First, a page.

Labour call for free schoolbook scheme and end to voluntary contributions

Labour have called for all books for school children to be made free and for contributions demanded of parents to be banned.

Senator Aodhán Ó Ríordáin noted that the Constitution guaranteed free primary education.

“Now is the time to make education free,” demanded the Dublin Bay North election candidate.

Labour say that the cost of making all books free for children in primary school would cost €20m while extending this to secondary level after two years would amount to another €20m.

“This week is the last week of school. School is out for summer. This week every parent will be getting a school book list and also the implications about voluntary contributions that parents would be expected to pay in September.

"So, while it is a nice day and a nice week for schoolchildren, it can be a bit of a stressful one for parents who now realise that they have a book fee that they have to finance over the summer.”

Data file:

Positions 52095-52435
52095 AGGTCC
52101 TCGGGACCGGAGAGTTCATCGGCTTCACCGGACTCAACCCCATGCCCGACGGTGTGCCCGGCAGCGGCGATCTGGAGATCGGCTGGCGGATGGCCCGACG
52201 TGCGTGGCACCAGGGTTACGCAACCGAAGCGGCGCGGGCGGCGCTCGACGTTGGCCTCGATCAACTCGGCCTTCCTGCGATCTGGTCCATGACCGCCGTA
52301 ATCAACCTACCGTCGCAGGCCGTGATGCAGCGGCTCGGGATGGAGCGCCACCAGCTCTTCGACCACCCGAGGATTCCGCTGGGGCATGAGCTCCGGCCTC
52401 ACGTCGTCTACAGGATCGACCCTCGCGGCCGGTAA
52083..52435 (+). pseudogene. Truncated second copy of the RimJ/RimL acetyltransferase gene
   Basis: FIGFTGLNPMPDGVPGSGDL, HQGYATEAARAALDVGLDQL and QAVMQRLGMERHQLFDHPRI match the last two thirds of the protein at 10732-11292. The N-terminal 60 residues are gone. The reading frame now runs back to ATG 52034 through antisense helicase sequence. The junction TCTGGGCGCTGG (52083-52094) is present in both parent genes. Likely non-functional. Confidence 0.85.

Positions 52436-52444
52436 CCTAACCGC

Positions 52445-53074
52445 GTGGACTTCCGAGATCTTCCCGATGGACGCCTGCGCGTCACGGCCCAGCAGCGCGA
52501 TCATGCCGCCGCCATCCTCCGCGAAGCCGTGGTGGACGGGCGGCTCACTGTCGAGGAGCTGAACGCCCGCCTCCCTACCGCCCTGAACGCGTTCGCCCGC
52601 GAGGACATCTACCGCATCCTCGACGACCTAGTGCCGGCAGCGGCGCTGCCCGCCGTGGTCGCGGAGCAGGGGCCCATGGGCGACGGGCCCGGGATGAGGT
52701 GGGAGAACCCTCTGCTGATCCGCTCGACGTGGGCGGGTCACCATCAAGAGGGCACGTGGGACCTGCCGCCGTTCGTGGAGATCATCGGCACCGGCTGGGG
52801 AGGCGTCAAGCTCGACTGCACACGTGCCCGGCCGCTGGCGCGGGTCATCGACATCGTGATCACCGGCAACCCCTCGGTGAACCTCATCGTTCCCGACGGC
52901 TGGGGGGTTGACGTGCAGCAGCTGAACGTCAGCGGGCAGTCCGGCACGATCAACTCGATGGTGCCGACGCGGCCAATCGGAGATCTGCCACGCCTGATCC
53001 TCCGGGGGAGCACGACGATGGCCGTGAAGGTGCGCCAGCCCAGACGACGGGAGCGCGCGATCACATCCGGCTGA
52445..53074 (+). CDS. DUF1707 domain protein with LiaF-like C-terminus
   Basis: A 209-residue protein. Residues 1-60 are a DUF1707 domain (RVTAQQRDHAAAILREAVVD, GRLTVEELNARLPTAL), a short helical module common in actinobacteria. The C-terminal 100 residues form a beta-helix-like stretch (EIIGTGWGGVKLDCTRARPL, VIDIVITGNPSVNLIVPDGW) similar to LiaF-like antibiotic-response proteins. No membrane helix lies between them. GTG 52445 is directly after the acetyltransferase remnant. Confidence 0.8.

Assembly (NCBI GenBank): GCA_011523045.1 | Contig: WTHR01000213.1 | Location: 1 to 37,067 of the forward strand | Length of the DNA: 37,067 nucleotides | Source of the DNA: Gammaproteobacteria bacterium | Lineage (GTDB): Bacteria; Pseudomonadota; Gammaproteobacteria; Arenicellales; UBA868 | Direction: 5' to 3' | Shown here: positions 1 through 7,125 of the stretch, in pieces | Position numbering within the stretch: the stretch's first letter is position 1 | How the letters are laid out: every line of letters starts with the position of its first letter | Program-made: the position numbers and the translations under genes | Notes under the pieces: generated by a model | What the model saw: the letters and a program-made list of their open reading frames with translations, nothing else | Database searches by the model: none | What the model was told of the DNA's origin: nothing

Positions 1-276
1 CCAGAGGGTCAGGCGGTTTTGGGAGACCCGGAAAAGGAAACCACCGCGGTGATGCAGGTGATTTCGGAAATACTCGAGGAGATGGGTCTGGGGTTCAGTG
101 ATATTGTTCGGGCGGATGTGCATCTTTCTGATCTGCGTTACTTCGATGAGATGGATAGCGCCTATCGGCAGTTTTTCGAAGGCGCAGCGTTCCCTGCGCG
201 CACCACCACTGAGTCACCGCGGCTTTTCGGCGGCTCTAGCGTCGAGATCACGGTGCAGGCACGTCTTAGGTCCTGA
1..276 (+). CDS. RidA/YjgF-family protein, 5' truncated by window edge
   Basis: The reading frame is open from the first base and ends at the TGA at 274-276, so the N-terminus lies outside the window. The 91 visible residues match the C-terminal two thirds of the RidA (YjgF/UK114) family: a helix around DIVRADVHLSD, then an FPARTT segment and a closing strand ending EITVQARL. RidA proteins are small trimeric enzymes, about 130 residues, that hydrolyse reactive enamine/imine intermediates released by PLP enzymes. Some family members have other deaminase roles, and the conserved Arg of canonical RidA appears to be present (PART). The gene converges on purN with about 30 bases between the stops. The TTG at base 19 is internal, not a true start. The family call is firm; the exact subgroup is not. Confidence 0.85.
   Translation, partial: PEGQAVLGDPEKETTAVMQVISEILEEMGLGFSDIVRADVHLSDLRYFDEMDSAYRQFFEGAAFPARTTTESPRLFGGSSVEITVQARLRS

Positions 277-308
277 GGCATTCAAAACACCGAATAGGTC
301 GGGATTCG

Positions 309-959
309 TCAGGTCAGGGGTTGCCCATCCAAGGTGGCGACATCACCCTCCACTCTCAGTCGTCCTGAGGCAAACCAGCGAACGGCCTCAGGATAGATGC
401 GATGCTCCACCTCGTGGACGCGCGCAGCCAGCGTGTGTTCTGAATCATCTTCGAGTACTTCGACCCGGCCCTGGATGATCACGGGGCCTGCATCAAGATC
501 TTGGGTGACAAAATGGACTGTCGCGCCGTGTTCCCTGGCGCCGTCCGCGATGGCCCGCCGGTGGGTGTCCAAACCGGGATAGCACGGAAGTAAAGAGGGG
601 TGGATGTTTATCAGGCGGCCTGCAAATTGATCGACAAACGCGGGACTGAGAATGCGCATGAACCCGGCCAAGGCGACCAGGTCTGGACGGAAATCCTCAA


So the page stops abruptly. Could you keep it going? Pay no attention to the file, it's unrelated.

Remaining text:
The opposition party point out that the purchase of school books is an acute cost for families. But, Labour note, families in the North get all their school books for free.

“It happens in Derry and Down, so why not Dublin?” asked Sen Ó Ríordáin.

A free schoolbooks scheme could and should be introduced in the autumn, Labour maintain, which would be funded through general taxation. This will form part of Labour's budget submission.

The party also want voluntary contributions demanded of parents by schools to be scrapped. Such demands, often hundreds of euro for each pupil, can cause great stress and difficulties for households, especially those that are less well off, say the party.

Such a ban though would not prohibit school fundraisers. Instead, Labour say capitation grants could increase by €15m for schools.

Limerick City TD Jan O'Sullivan noted that it was at this time of the year and closer to the new school term that many families were forced to turn to the St Vincent De Paul for help and financial support.


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